Russia would consider asylum for U.S. cyber leaker
MOSCOW (Reuters) - Russia would consider granting asylum to the American who has exposed top-secret U.S. surveillance programs, if he were to ask for it, President Vladimir Putin's spokesman said on Tuesday.
Spokesman Dmitry Peskov stopped short of saying Moscow would accept Edward Snowden, but pro-Kremlin lawmakers spoke out in favor of the idea, tapping into a lingering Cold War rivalry with the United States and a vein of anti-American sentiment Putin has often encouraged.
"Promising Snowden asylum, Moscow takes upon itself the defense of people persecuted for political reasons," Alexei Pushkov, chairman of the international affairs committee in the lower house of parliament, said on Twitter.
"There will be hysteria in the United States. They recognize this as their right alone," he said.
Putin and other Russian officials have often accused the United States of hypocrisy, saying it tries to impose standards of human rights, freedom and democracy on other nations while falling far short of them itself.
"This is an ideological catastrophe for the United States," Pushkov said, referring to Snowden's leaks about National Security Agency surveillance programs.
Snowden, who provided the information for reports that revealed broad monitoring of phone call and Internet data by the NSA, fled to Hong Kong and has said he hopes that Iceland might grant him asylum.
Putin said the methods revealed by Snowden were widespread and were justified "in the circumstances of the struggle against international terrorism", but that they must be applied legally and not behind the public's back.
"In Russia, for instance, one cannot listen to a telephone conversation without the proper permission from a court," Putin told state-run English-language channel RT. He was not asked about the asylum issue.
"WE'LL CONSIDER IT"
Snowden is not known to have mentioned the possibility of asylum in Russia, where the government taps the phones of opposition members and keeps close tabs on social networks, but Peskov was quoted in Russian daily Kommersant as saying Moscow was open to such an approach.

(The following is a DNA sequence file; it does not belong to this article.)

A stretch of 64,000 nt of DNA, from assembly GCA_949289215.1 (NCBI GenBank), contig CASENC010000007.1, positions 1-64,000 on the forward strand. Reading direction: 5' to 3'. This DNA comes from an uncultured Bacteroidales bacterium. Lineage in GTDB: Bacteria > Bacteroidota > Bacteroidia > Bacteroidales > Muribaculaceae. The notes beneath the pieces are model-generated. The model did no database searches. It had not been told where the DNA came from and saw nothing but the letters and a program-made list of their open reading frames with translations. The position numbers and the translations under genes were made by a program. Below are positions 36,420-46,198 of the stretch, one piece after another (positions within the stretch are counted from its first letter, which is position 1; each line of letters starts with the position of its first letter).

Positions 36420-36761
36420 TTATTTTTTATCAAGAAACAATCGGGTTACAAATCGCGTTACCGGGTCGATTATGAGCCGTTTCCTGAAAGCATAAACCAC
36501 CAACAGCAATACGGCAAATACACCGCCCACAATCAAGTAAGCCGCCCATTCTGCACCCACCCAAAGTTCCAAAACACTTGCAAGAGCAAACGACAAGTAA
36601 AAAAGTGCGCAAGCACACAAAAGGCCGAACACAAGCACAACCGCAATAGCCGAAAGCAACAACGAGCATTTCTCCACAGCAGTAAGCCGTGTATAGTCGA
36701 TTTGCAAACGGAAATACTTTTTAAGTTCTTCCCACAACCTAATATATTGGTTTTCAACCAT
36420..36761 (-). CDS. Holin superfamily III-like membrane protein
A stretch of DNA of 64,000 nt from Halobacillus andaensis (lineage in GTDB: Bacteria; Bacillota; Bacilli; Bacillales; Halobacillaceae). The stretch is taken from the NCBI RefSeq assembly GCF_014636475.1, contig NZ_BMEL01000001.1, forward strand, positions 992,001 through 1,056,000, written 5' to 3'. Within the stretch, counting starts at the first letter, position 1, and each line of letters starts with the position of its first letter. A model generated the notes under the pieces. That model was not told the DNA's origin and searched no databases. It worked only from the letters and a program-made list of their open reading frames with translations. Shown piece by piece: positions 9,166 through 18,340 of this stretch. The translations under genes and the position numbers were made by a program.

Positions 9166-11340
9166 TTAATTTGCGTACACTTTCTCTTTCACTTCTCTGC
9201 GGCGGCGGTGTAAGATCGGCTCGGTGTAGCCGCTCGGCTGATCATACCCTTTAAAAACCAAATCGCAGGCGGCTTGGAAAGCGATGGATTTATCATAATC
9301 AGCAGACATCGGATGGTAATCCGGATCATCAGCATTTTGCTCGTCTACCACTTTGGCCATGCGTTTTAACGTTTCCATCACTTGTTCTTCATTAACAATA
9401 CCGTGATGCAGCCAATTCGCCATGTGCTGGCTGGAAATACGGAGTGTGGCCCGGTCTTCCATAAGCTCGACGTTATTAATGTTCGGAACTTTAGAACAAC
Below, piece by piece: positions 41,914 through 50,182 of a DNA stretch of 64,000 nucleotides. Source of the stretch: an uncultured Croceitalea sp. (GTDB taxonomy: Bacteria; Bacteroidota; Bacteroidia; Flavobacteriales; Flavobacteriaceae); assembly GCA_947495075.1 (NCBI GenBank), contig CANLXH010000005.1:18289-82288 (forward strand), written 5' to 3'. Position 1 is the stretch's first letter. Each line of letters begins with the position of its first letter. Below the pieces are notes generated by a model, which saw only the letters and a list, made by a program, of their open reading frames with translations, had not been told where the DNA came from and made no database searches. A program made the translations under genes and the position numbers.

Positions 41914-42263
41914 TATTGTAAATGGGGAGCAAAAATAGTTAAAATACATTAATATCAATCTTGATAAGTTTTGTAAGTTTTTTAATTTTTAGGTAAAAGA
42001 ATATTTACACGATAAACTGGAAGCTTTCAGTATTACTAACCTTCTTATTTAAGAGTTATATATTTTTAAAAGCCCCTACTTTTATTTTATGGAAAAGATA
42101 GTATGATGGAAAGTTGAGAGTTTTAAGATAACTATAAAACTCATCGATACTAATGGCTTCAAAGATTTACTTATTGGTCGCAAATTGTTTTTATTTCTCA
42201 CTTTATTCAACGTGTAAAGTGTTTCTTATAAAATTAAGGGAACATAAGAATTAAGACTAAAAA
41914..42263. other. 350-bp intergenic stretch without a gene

Asked by Reuters whether Russia would be inclined to grant a request from Snowden, Peskov said: "It is impossible (to say) now. No one has applied yet. If he says: I request (political asylum), then we will consider it."
Accused by the West of curtailing democracy and civil liberties over 13 years in power, Putin has missed few chances to champion public figures who challenge Western governments, and to portray Washington as an overzealous global policeman.
He has pursued warm ties with U.S. foes such as the late Venezuelan leader Hugo Chavez, and this year granted Russian citizenship to Gerard Depardieu after the French actor abandoned his homeland to escape high taxes.
In 2010, the Kremlin suggested Wikileaks founder Julian Assange should be nominated for a Nobel prize.
"By tapping telephones and conducting surveillance on the Internet, the U.S. security services have violated the laws of their own country. In this sense Snowden, like Assange, is a rights defender," member of parliament Pushkov tweeted.
Russia recently began criticizing the United States in annual reports on the state of human rights around the world - fighting back for the drubbing Russia gets in yearly rights reports by the U.S. State Department.
In another pointed intervention, Putin offered on Friday to send Russian troops to the Golan Heights buffer zone between Israel and Syria, after Austria said it would withdraw from a U.N. peacekeeping force. His proposal went down badly in the West because of Russia's support for the Syrian government.
(Additional reporting by Alexei Anishchuk; Editing by Mark Trevelyan)